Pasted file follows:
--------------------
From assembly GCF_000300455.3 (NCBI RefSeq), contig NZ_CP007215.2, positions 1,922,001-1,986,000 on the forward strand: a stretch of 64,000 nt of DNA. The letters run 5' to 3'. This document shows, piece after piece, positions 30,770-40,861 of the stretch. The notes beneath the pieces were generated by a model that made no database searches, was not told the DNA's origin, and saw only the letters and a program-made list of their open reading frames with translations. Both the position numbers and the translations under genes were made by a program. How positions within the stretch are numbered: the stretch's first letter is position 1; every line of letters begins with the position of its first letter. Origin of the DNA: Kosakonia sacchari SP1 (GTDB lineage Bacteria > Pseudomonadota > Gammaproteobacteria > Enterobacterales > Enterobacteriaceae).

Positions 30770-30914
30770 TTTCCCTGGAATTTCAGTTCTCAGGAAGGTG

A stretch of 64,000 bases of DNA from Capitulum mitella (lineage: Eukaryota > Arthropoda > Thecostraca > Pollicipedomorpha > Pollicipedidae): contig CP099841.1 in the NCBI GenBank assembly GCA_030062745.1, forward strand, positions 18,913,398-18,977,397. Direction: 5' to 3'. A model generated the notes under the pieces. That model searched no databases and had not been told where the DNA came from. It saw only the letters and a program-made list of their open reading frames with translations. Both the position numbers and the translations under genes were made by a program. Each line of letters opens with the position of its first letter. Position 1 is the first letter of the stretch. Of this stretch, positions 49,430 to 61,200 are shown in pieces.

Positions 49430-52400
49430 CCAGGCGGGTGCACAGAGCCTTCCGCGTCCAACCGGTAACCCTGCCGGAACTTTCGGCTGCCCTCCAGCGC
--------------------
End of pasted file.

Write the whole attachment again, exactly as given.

From assembly GCF_000300455.3 (NCBI RefSeq), contig NZ_CP007215.2, positions 1,922,001-1,986,000 on the forward strand: a stretch of 64,000 nt of DNA. The letters run 5' to 3'. This document shows, piece after piece, positions 30,770-40,861 of the stretch. The notes beneath the pieces were generated by a model that made no database searches, was not told the DNA's origin, and saw only the letters and a program-made list of their open reading frames with translations. Both the position numbers and the translations under genes were made by a program. How positions within the stretch are numbered: the stretch's first letter is position 1; every line of letters begins with the position of its first letter. Origin of the DNA: Kosakonia sacchari SP1 (GTDB lineage Bacteria > Pseudomonadota > Gammaproteobacteria > Enterobacterales > Enterobacteriaceae).

Positions 30770-30914
30770 TTTCCCTGGAATTTCAGTTCTCAGGAAGGTG

A stretch of 64,000 bases of DNA from Capitulum mitella (lineage: Eukaryota > Arthropoda > Thecostraca > Pollicipedomorpha > Pollicipedidae): contig CP099841.1 in the NCBI GenBank assembly GCA_030062745.1, forward strand, positions 18,913,398-18,977,397. Direction: 5' to 3'. A model generated the notes under the pieces. That model searched no databases and had not been told where the DNA came from. It saw only the letters and a program-made list of their open reading frames with translations. Both the position numbers and the translations under genes were made by a program. Each line of letters opens with the position of its first letter. Position 1 is the first letter of the stretch. Of this stretch, positions 49,430 to 61,200 are shown in pieces.

Positions 49430-52400
49430 CCAGGCGGGTGCACAGAGCCTTCCGCGTCCAACCGGTAACCCTGCCGGAACTTTCGGCTGCCCTCCAGCGC